"Habemus consilium rusticarum"

White smoke eventually emerged from the Brussels CAP negotiations on Tuesday evening last 24 September to indicate that the final elements of the CAP regulations for the period 2014-2020 had been agreed between the Council, Parliament and Commission. The Ciolos reform has been concluded. The outstanding elements concerned those issues related to the CAP which were left in ‘square brackets’ in the June political agreement because they had been included in the European Council’s MFF conclusions in February this year.
For the Parliament it was a matter of principle that issues which would be addressed in the CAP regulations should be negotiated through the co-decision procedure and not decided unilaterally by the Council, even the European Council.

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Distributing farm payments in Ireland

The Irish Department of Agriculture, Food and the Marine’s consultation on how to implement the new Direct Payments Regulation in Ireland closed last Friday. Ireland is an interesting case study in moving from the historic payment model because of its predominantly grassland-based agriculture and the high dependence of Irish farm incomes on direct payments (the single farm payment alone contributes 50% of Irish farm income). There are significant differences across farms in both the value of payment entitlements per hectare as well as in stocking densities per hectare (the best measure of the intensity of land use in grassland farming), which has given rise to a lively debate on how direct payments should be distributed in future.

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OECD Agricultural Policy Monitoring and Evaluation Report 2013

Today the OECD published its annual update of trends in producer and consumer support to farmers (measured as the Producer Support Estimate, PSE and the Consumer Support Estimate, CSE, respectively). It shows overall support levels rising in 2012, following the historical low recorded in 2011.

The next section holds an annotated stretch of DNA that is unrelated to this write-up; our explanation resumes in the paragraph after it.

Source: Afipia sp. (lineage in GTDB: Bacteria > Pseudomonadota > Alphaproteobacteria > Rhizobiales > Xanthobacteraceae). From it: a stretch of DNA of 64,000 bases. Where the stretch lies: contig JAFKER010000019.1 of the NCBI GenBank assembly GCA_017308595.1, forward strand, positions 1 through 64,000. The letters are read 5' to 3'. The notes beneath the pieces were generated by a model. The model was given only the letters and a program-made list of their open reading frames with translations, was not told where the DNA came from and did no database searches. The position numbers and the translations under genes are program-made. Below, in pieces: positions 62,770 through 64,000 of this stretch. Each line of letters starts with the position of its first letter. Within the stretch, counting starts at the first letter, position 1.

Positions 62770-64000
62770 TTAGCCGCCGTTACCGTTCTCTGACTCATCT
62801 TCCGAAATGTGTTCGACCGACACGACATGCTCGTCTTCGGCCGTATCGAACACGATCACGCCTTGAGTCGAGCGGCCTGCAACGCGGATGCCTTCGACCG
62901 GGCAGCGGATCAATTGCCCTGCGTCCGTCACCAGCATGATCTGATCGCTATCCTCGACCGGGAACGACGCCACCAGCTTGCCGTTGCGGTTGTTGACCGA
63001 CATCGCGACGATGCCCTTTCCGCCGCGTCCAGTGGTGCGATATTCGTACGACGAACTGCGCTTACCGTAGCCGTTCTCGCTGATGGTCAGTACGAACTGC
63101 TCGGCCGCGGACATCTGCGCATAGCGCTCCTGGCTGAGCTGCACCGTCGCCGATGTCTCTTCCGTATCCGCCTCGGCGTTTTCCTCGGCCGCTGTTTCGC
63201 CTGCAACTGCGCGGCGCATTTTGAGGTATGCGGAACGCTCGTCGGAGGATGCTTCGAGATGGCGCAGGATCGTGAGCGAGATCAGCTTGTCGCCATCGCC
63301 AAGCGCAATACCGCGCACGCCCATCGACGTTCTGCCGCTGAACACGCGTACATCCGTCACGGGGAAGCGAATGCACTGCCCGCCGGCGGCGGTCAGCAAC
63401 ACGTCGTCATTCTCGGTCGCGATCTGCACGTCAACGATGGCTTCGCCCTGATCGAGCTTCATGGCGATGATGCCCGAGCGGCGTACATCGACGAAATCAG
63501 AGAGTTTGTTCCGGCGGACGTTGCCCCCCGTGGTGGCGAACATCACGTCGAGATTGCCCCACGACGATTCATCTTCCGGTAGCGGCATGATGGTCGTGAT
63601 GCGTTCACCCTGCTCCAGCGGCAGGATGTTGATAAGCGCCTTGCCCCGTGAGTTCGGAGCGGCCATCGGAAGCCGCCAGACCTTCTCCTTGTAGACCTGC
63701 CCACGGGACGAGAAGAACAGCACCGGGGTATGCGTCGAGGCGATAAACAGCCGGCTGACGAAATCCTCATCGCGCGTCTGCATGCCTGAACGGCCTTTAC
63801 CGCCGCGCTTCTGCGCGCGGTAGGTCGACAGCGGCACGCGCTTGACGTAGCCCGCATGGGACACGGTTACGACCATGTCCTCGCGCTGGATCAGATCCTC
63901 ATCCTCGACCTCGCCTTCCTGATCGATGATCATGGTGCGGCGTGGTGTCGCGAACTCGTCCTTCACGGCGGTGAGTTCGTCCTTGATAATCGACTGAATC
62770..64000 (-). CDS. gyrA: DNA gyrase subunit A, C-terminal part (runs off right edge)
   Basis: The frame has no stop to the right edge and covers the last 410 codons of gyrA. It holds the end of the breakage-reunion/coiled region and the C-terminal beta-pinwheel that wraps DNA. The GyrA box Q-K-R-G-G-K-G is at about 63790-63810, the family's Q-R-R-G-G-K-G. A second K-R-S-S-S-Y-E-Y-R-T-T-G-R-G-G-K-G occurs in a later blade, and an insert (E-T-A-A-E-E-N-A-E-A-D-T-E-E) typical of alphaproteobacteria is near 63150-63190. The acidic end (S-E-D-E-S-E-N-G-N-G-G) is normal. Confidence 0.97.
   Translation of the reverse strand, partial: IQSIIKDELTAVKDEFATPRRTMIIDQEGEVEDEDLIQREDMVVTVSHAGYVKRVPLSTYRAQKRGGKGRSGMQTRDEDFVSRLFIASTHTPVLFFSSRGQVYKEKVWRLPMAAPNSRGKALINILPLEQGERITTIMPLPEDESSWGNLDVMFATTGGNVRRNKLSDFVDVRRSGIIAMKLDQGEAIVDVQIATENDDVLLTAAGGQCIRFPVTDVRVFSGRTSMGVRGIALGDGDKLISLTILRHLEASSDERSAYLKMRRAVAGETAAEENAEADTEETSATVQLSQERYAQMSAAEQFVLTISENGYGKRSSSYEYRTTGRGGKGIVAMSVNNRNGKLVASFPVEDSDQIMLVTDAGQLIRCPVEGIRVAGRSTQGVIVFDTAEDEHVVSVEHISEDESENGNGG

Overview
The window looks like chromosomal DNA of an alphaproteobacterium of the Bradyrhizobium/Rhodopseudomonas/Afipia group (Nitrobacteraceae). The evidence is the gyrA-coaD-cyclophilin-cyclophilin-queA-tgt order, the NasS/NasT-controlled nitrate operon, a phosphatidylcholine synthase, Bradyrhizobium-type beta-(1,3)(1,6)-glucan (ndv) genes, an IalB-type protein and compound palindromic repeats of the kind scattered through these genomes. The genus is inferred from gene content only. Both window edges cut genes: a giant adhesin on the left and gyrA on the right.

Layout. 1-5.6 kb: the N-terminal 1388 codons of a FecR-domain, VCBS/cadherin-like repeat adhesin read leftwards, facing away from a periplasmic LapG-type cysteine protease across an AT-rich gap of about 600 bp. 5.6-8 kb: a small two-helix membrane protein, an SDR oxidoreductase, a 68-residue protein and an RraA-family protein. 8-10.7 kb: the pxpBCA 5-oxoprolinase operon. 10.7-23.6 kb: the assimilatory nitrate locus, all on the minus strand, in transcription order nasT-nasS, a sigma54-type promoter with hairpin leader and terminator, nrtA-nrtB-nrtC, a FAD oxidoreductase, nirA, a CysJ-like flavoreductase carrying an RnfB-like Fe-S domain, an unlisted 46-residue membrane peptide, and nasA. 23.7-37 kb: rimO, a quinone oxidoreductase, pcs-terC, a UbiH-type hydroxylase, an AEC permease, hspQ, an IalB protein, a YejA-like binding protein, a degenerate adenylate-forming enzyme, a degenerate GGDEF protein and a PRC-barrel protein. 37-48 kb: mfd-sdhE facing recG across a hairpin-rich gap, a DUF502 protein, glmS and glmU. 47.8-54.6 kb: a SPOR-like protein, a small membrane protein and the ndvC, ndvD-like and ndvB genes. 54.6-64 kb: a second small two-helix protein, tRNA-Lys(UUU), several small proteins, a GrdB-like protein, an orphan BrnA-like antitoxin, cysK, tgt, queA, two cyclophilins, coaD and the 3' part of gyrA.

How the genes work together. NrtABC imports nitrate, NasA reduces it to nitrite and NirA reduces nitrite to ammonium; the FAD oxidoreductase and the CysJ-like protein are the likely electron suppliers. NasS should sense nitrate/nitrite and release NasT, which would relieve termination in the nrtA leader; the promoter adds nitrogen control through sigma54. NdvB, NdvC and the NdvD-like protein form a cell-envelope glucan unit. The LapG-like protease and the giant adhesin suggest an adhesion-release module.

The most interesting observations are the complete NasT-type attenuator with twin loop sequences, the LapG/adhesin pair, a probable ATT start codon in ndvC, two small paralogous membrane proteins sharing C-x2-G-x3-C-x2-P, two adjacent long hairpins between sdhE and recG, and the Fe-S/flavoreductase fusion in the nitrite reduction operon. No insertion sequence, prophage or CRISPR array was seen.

For the OECD countries the share of support in farm receipts is 19%, up from 18% the previous year. There are sharp divergences behind these figures with the highest support countries recording increases (Japan 56%, Korea 54%, Norway 63% and Switzerland 57%) while relatively low support countries fell further (Israel 11%, Mexico 12%, United States 7%).

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The end of export subsidies?

Well, not quite. But with the publication of the final texts of the CAP political agreement last week we can now scrutinise the detail and fine print. Changes to the language on export subsidies in the single Common Market Organisation regulation go further than before in limiting the future use of export subsidies, without quite taking the final step of eliminating them altogether.
I previously discussed the EU’s use of export subsidies in this post last year. I highlighted both the sharp fall in the use of export subsidies by the EU, the high cost to taxpayers and citizens of using this instrument to support market prices and farm incomes and the growing political support for their abolition.

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EU budget negotiations and farmers’ 2013 single farm payment

The value of SFP payment entitlements (and the SAPS payment in the new member states) that farmers will receive later this year will be based on current eligibility rules (as set out in Council Regulation (EC) 73/2009 agreed following the CAP Health Check) but on the budgetary amounts set aside for 2014 under the new Multiannual Financial Framework (MFF) regulation for the coming period 2014-2020. This is because the 2013 direct payments are paid out of the 2014 EU budget which runs from 1 October this year.
This means that, even without the new CAP regulations agreed in June 2013 coming into force (which are now delayed to 1 January 2015), what farmers will receive in direct payments in 2013 will differ from what they were paid in 2012 for two main reasons:
• The overall budget for direct payments agreed for 2014, taking into account the additional demands on this budget arising from the phasing in direct payments in the new member states plus the provision for the new crisis reserve, is lower than before.

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